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Songs of the British Isles
Traditional, arr. William Gillies WHITTAKER (1876-1944)

Ma bonny lad [01:49] (1), The Keel Row [01:47] (2), Blow the wind southerly [02:21] (3)
Traditional arr. Herbert HUGHES (1882-1937)

I have a bonnet trimmed with blue [01:15] (4)
Traditional, collected and arr. SHARPE

My boy Willie [01:47] (5)
Traditional, arr. HUGHES, adapt. GRAY

I know where I’m going [02:21] (6)
Traditional, arr. Sir Hugh ROBERTON (1874-1952)

The fidgety bairn [02:49] (7)
Traditional, arr. HUGHES

I will walk with my love [01:58] (8)
Traditional, arr. Maurice JACOBSON (1896-1976)

Ca’ the yowes [03:24] (9)
Traditional, coll. Cecil SHARP (1859-1924) arr. Benjamin BRITTEN (1913-1976)

O waly, waly [03:33] (10)
Traditional, arr. Peter WARLOCK (1894-1930)

Willow, willow [03:30] (11)
Traditional, arr. HUGHES

The stuttering lovers [01:46] (12)
Roger QUILTER (1877-1953)

Now sleeps the crimson petal op.3/2 [02:33] (13), The fair house of joy op.12/7 (from "7 Elizabethan Lyrics") [02:36] (14), To daisies op. 6/3 (from "To Julia") [02:13] (15)
Anonymous (Air from Musick’s Recreation on the Lyra Viol 1652), arr. QUILTER

Over the mountains (from "Old English Popular Songs") [02:14] (16)
Traditional, arr. GREW

Have you seen the white lillie grow [02:27] (17)
Traditional, arr. QUILTER

Ye banks and braes [03:08] (18)
Colonel MELLISH (1777-1817), arr. QUILTER

Drink to me only (from "Old English Popular Songs") [03:03] (19)
Traditional, arr. HUGHES

Down by the Salley Gardens [03:06] (20), The Lover’s Curse [02:59] (21)
Sir Charles Villiers STANFORD (1852-1924)

The Fairy Lough op.77/2 (from "An Irish Idyll") [03:44] (22), A Soft Day op.140/3 (from "A Sheaf of Songs from Leinster") [02:56] (23)
Sir Charles Hubert Hastings PARRY (1848-1918)

Love is a Bable (from "English Lyrics", Sixth Set, no.3) [01:44] (24)
Ralph VAUGHAN WILLIAMS (1872-1958)

Silent Noon (from "The House of Life") [04:56] (25)
Frank BRIDGE (1879-1941)

Go not happy day H.34 [01:38] (26)

Sleep [02:51] (27), Pretty ring-time [01:22] (28)
Traditional, arr. BRITTEN

Come you not from Newcastle [01:36] (29)
Traditional, arr. HUGHES

Kitty my love [01:23]
Kathleen Ferrier (contralto), Phyllis Spurr (piano) (1, 2, 4-6, 8, 10-21), John Newmark (piano) (7, 9), Frederick Stone (piano) (22-30)
Recorded 10th February 1949 (1-3, 17), 11th February 1949 (11, 20-21), 17th July 1950 (7, 9), 10th December 1951 (4-5, 8, 10, 12-13), 11th December 1951 (6, 14-15), 12th December 1951 (16, 18-19), 5th June 1952 (22-30) at the Decca Studios, Broadhurst Gardens, London (1-21) and the Concert Hall, Broadcasting House, London (22-30)
CD transfers by Mark Obert-Thorn
NAXOS 8.111081 [74:48]

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There are two issues here, really. There are those who feel that, when performances have circulated as widely as these, a reviewer should limit himself to commenting on the quality of the transfers. I don’t agree and I fully intend to deal with the music and the performances too, but I will start by considering whether there is any point in adding the present CD to your collection if you already have Decca’s own transfers (based on the master tapes), or in preferring this version if you have neither, especially in view of Mark Obert-Thorn’s claim to "have also corrected the pitch for each track, which was for the most part flat in varying degrees on previous Decca LP and CD transfers of the studio recordings".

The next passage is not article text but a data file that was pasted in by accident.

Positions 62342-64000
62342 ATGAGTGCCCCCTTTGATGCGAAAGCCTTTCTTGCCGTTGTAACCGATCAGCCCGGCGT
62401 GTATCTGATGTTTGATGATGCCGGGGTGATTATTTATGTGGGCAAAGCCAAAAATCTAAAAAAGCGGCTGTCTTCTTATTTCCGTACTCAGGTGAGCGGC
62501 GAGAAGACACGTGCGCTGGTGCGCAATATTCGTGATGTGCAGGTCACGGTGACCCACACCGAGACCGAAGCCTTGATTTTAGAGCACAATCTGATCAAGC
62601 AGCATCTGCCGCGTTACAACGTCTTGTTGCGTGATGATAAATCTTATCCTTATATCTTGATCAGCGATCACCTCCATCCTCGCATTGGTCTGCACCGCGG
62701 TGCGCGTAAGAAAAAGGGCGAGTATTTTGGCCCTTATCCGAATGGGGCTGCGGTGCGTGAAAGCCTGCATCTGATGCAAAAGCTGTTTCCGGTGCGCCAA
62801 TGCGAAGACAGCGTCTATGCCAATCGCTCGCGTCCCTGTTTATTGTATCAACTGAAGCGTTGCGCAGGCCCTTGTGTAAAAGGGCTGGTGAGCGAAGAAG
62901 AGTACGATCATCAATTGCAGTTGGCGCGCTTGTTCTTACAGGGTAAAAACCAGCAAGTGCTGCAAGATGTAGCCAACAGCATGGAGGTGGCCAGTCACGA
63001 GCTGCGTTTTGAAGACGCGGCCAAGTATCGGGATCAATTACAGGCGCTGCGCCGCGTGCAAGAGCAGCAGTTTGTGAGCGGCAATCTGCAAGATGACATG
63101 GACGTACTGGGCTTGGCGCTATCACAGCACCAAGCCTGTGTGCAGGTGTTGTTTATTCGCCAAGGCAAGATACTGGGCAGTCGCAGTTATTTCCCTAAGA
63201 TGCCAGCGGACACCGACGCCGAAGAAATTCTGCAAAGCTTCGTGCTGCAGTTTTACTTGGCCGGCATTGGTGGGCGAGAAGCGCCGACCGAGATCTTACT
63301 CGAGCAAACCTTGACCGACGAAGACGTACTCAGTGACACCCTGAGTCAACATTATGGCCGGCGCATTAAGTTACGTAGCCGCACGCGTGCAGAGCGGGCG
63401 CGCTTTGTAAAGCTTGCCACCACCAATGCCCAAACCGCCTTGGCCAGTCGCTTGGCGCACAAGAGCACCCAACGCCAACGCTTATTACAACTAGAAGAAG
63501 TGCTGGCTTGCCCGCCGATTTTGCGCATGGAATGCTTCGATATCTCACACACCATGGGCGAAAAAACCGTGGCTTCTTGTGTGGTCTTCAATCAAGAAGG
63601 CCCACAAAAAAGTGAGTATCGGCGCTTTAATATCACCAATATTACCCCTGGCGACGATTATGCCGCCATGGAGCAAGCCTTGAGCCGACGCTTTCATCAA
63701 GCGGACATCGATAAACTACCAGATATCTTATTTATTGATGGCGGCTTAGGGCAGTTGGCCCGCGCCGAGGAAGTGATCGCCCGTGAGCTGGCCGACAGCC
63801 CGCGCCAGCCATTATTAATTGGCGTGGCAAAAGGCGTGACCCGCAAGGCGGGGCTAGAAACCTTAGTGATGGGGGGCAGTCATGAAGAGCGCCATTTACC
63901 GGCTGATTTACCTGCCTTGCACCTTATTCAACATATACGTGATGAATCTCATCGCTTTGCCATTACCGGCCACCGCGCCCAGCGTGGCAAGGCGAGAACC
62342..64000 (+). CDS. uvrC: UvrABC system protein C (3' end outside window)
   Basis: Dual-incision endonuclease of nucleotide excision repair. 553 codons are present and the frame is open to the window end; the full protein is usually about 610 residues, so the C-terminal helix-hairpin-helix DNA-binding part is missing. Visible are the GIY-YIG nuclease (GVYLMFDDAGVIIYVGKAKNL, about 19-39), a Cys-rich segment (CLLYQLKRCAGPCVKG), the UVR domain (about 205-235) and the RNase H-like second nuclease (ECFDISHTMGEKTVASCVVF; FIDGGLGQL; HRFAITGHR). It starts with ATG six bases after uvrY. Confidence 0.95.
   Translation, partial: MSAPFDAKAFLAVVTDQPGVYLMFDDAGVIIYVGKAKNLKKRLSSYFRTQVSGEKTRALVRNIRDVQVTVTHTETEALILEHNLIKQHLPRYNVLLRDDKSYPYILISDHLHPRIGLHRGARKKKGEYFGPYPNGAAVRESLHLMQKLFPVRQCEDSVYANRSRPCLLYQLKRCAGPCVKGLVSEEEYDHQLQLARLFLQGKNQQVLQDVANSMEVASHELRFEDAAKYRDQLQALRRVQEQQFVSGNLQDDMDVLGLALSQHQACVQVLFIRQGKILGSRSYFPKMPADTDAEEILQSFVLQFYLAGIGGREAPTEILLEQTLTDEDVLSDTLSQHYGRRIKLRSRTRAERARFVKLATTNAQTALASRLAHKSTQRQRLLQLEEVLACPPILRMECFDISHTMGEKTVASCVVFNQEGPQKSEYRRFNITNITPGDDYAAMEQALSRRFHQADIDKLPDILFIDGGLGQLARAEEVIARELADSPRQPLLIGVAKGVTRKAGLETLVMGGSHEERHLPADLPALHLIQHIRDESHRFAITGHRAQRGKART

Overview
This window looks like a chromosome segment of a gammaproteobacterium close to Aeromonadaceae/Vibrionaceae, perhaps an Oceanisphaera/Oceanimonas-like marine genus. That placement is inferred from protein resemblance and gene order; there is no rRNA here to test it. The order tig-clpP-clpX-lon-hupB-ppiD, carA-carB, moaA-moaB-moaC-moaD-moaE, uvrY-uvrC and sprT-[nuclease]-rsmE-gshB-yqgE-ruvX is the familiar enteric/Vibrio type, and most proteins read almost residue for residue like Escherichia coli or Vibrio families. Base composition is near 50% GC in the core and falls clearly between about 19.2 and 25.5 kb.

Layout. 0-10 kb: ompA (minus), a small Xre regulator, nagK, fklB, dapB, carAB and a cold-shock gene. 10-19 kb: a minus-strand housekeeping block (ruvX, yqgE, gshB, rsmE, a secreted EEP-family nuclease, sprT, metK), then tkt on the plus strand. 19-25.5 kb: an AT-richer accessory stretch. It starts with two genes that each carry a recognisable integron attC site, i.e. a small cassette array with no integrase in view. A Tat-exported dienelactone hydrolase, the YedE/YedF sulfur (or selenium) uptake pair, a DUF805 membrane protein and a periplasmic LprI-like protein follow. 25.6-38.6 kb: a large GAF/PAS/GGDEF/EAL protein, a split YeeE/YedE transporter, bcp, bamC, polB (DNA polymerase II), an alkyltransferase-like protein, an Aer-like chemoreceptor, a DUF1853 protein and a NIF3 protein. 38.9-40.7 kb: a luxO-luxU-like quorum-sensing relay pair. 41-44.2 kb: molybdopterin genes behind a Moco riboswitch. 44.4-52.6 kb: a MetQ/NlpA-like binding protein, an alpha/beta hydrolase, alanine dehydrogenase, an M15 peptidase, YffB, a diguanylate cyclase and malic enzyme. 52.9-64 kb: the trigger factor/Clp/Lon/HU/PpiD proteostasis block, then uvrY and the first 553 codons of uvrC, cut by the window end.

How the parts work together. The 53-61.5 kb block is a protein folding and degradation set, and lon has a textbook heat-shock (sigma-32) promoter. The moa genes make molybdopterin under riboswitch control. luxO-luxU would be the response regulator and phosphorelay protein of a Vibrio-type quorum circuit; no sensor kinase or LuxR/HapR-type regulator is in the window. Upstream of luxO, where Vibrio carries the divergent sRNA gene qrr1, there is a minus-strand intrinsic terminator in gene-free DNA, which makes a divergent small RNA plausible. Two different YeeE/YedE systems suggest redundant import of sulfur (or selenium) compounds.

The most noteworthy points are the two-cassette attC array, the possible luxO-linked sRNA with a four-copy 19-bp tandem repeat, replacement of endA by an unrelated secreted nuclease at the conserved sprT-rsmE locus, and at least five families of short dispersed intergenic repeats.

Well, I shall have to admit that my comparisons are confined to the six Quilter pieces which (both arrangements and original songs) appear on a Decca compilation dedicated to Ireland, Quilter and Rubbra in their "British Music Collection", but the tale they tell is a pretty consistent one. At first, in the original Quilter pieces, I thought the difference in pitch so minimal that I would not have noticed it had it not been pointed out to me, but Obert-Thorn does say "in varying degrees" and in "Ye banks and braes" and "Drink to me only" the difference is quite startling; the Decca transfers are about a quarter of a tone down. Without bringing in a lot of expensive and sophisticated equipment I cannot actually check which of the two is at correct concert pitch, but my ear tells me that the Naxos transfer sounds right whereas the Decca gives the voice a doleful air. The colour is just not credible. So I see no reason to doubt that Obert-Thorn’s pitching is correct.

But aside from that, there is a considerable difference in quality, especially noticeable, perhaps, in "To daisies". In the Decca transfer the piano sound is dry and backward; with Naxos it has more bloom and presence. With Decca the voice may seem at first more focused, but after quite a short time it comes to have a metallic edge. It sounds shallow and artificial. With Naxos it may sound a little muzzier, though no more so than it would if you were sitting some way back in a hall listening to it. But it also has more depth. You tire of it less, for it envelops you rather than hits you, and causes the legend of the singer to relive more convincingly. So, taking these songs as a sample, there seems no doubt that Naxos is preferable. There is, by the way, the mystery of a seventh arrangement, "Down by the Salley Gardens", which appears on the Decca disc (duly down a quarter of a tone) as the work of Quilter, whereas it is here attributed to Herbert Hughes. Since it was recorded on the same day as another Hughes arrangement ("The Lover’s Curse") and the two came out back to back on the original 78 disc, I am sure that Hughes is correct, and I see that in October 1968 "Gramophone", reviewing the Ace of Clubs issue of these performances, gave the arranger as Hughes.